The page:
When I say that I remain a Chinese Christian, what I am saying is that I am continuing to reflect on my practice as a Christian against this modern backdrop, with China in the shadows. It is also what I mean when I say that for my entire scholarly career, which is linked to my prayer because the practice of the intellectual life is part and parcel of my spirituality, Hong Kong has been in the background, even though I am not from there. After the Chinese Communist Revolution, Hong Kong became a hub for Chinese Christianity, as it is where a number of people and their institutions fled, and still remains so to this day. I may not have been able to visit that city until my mid-twenties, but I am finally acknowledging that I was formed since my childhood by it as part of its trans-Pacific social field, through its music, its movies, its food, its sensibilities about everyday life, its people’s propensities to appropriate from its colonizers and turn material into their own offering of love, such as in its local variant of borscht. I even owe my conversion to Eastern Catholicism to Hong Kong and its transnational ties to cities all over the world. I would not have encountered this church without joining in solidarity with the Umbrella Movement protests in Vancouver, and in this way, the Kyivan Church has not sundered my ties to this city, but in fact made it stronger.
There is, of course, nothing particularly Chinese about any of this reflection. If it is a folk phenomenology, it is in fact universal. All I am saying, in fact, is that being Chinese Christian is my entry point into the universal because it is the crucible in which I was formed as a child. It is, to use Anna Freud’s reflections on infantile sexuality, the situation in which my sense of the intimate and the pleasurable became quilted together. Others will have other entry points, especially most other folks in this Kyivan Church of ours who find their sensibilities coming together in the history of Ukraine. In some ways, Kyivan historical consciousness has become my own as well, but that only speaks to the catholicity, the universality, of this particular Eastern Catholic church, that I as a Chinese Christian can find myself in her midst.
In sum, I find as this secular new year begins and as I continue my mystagogical reflections, I am still just another Chinese Christian in this Eastern Catholic church. I was telling a friend that it is easy for me to forget that some of the practices that I have are foreign to my Protestant past, such as my love for the Theotokos, my invocation of the prayers of the holy women and men who stand before the face of G-d, my veneration of icons, and my frequent appearance at the Mystery of Repentance to confess my sins. I suppose in this sense, a conversion has happened, but that I do not really feel it suggests that it has probably has been organic — or at least not uniate. In fact, I was conversing with some friends of mine about how it happened, and suddenly, the moment that I was praying with a Filipina nun when I was still an evangelical Anglican and she said, Justin, I see the Blessed Virgin standing next to you, came back in a powerful way into my consciousness, such that I felt that it was a conversionary moment.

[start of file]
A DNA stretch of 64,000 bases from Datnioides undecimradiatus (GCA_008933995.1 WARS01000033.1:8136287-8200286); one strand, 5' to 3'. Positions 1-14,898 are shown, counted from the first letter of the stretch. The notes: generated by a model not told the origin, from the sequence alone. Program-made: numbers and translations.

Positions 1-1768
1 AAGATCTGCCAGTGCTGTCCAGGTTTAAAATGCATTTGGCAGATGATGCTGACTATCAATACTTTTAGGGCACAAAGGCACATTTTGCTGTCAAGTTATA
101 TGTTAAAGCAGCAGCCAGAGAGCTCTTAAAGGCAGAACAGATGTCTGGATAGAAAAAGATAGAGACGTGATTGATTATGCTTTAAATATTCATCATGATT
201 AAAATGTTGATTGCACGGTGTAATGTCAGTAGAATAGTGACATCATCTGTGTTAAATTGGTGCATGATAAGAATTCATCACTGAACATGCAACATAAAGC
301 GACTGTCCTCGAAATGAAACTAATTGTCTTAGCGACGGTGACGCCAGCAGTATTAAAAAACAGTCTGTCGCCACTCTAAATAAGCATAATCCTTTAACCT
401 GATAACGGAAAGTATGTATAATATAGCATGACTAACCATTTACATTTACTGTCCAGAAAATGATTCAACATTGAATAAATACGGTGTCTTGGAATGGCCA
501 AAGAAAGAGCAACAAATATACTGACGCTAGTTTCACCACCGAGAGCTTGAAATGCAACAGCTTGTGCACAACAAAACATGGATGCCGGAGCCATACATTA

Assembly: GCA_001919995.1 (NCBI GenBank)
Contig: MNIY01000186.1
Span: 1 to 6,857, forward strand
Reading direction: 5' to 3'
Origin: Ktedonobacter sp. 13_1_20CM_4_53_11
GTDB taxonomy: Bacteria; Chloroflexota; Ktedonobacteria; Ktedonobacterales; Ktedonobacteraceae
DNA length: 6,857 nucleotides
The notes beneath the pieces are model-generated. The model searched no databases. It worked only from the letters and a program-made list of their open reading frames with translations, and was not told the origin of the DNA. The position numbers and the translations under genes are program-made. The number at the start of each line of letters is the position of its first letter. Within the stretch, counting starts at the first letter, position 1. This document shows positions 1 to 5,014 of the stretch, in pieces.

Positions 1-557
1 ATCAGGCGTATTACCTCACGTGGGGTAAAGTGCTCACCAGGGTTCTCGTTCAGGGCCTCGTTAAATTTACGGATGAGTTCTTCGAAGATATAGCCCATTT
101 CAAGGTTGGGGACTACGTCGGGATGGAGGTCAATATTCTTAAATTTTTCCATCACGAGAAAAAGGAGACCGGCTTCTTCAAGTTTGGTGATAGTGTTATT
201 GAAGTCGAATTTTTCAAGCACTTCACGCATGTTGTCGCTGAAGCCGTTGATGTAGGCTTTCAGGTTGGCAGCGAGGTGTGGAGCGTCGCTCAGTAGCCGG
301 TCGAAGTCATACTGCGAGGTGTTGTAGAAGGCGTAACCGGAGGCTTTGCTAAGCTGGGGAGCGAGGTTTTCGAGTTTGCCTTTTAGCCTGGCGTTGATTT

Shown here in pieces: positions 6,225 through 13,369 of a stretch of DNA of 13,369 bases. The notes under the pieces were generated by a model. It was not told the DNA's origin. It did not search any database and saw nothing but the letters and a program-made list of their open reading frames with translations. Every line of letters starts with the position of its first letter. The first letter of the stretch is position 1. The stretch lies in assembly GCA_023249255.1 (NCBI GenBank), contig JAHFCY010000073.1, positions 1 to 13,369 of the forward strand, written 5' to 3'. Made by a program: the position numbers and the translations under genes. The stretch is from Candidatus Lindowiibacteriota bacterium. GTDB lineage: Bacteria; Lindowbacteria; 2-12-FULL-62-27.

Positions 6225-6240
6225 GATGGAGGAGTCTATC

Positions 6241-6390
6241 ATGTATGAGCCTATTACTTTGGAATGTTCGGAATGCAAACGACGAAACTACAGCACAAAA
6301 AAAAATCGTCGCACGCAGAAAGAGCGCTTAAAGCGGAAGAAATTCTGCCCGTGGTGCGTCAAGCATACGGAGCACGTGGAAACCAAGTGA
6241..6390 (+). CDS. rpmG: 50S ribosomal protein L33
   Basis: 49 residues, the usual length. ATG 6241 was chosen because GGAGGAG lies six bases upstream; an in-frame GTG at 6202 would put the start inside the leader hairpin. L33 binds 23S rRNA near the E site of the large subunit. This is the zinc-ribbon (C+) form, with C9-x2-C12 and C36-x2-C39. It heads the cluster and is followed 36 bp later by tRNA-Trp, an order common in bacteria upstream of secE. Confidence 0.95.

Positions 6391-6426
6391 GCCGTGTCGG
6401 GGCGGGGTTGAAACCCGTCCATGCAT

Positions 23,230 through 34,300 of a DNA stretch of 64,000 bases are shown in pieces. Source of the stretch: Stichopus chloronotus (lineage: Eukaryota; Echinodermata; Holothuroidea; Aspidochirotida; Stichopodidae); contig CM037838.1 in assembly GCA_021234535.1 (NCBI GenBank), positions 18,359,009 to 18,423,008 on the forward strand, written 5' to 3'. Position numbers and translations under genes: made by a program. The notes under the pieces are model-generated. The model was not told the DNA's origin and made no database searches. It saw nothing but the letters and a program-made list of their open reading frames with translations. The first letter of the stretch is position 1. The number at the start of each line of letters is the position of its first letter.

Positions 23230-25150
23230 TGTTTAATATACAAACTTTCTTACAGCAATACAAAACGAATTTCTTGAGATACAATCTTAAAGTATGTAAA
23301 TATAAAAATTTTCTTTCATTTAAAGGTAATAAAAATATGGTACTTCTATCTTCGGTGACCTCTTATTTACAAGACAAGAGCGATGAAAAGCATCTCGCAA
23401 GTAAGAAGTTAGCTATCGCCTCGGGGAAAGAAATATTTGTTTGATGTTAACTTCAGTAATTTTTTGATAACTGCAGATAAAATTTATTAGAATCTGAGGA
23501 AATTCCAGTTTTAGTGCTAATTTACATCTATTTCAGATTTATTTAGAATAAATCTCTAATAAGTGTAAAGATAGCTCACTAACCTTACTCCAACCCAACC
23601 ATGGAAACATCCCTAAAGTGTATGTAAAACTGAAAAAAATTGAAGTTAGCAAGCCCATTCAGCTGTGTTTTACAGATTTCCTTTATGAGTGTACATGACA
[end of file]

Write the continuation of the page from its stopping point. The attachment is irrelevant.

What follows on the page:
I had very few tools to understand that moment at the time, and I’ve written about how I stumbled around trying to comprehend my newfound Marian devotion as a Protestant. But I realize now that the Kyivan Church gives me a working vocabulary. For her to stand next to me is indicative of her role as Pokrova, she who spreads her mantle over me in protection. She prays with me as the Oranta, the Immovable Wall whose hands are upraised in prayer. This is possible because of her Dormition, her entry into new life in heaven upon her falling asleep in the flesh. And these elements I find in the Mother of Sheshan, who holds aloft her Son to the world atop her basilica in Shanghai, revealing the intimacy of prayer as that which opposes the ideological conformity that uniatism of any sort – religious or secular, left or right, ancient or modern – demands. Beneath her compassion, I take refuge. Here it is that I find rest, and in this shelter I am able to track the movements of my heart, to feel how I am being moved and follow it to the divine amidst a people upon whose praises the Lord is enthroned as king, robed in majesty. In this way, I am just another Chinese Christian, just another person whose life in this world of ideological madness requires me to double down on the intimacies of the everyday in order to rediscover how to love, how to feel, and how to simply be.